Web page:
Contact: Renee Young
Hadassah National Public Relations
HADASSAH FOUNDATION CONTACT:
Rabbi Ellen Flax
Director, The Hadassah Foundation
The Hadassah Foundation Awards $330,000 in Grants to Empower and Promote Economic Security for Women in Israel
Taub Center for Social Politics and ANU Receive First-Time Grants
NEW YORK, June 19, 2018 – The Hadassah Foundation, which invests in social change to empower girls and women in Israel and the United States, announces $330,000 in grants to twenty Israeli organizations that enhance economic opportunities for women in Israel, according to Julie Morris, Chair of The Hadassah Foundation, now in its 18th year of grant giving.
First-time grantees ANU received $25,000 to provide strategic and technological tools to the members of the Women’s Activist Forum to help them run more effective social and advocacy campaigns. The Taub Center for Social Policy Studies in Israel received $15,000 to write a report that will focus on the differences in women’s and men’s retirement income in Israel in comparison to other countries, and how this issue, alongside growing life expectancy, may impact the well-being of elderly women in Israel.
In addition to the two first-time grantees, the Foundation also awarded “sustaining” grants for the sixth consecutive year to long-term grantees that have played a particularly critical role in promoting the economic security of women in Israel: The Center for Women’s Justice; Economic Empowerment for Women; Itach-Maaki--Women Lawyers for Social Justice; and The Ruth and Emmanuel Rackman Center at Bar Ilam University.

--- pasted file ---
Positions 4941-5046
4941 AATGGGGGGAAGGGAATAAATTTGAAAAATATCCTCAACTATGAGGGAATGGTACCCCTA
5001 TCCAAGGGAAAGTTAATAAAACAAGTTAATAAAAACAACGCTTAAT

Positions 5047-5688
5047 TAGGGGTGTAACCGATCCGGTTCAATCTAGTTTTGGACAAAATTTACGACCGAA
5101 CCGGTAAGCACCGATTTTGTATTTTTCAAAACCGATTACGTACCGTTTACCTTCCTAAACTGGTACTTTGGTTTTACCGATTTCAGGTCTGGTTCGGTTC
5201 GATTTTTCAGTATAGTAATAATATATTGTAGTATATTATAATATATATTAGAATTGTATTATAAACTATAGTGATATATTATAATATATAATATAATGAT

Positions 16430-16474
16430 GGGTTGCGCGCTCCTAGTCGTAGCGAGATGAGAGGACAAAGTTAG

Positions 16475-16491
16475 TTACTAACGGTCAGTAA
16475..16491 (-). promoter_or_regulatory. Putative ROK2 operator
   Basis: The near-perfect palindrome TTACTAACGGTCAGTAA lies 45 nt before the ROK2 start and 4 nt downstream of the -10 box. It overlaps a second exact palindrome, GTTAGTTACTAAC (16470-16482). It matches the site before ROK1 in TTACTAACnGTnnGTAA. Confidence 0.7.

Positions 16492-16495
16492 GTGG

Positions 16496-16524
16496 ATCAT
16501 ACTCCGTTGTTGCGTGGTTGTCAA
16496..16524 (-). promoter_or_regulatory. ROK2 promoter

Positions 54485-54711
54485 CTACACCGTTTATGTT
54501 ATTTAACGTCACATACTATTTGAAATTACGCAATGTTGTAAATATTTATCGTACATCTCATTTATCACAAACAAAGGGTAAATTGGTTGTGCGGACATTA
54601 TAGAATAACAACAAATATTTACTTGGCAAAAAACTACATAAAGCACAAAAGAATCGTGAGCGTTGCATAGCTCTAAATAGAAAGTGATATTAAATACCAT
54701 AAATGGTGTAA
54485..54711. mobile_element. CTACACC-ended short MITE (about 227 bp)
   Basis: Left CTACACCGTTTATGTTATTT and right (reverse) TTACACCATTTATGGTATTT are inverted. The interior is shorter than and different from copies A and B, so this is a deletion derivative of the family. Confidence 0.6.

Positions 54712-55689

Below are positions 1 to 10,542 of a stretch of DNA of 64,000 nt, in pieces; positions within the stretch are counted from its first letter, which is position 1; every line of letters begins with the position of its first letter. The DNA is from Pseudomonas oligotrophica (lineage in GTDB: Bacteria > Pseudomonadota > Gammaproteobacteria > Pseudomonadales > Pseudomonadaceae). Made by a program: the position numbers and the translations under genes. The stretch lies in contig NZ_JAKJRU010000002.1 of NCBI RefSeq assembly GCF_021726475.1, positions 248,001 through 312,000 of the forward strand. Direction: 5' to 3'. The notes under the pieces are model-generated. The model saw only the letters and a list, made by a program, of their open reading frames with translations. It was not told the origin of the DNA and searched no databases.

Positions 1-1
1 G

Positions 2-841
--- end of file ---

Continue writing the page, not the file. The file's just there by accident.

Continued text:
Hadassah Foundation Chair Julie Morris states: ““Our grantees are making a real difference in the lives of Israeli women, enabling them to become more economically secure, advocating for their rights, and championing their voice in the public sphere.”
Orit Sulitzeanu, Executive Director of the Association of Rape Crisis Centers in Israel, which received a $25,000 grant to train and create a forum, for company ombudsmen charged with enforcing Israel’s anti-sexual harassment code in the workplace, notes: “The ombudsmen charged with preventing sexual harassment in the State of Israel play a difficult role, often lacking the tools and highly-specialized knowledge to deal with the complex dilemmas facing them in these professions. They often lack the organizational support to implement serious change, finding themselves unable to provide protection for women who are sexually assaulted at work. The project of establishing an ombudsman's forum focused on the prevention of sexual harassment, one that provides the tools and training to do so, meets the critical need of protecting women in the workplace and empowering them mentally and economically. These goals are consistent with the goals of the Hadassah Foundation to empower women and girls.”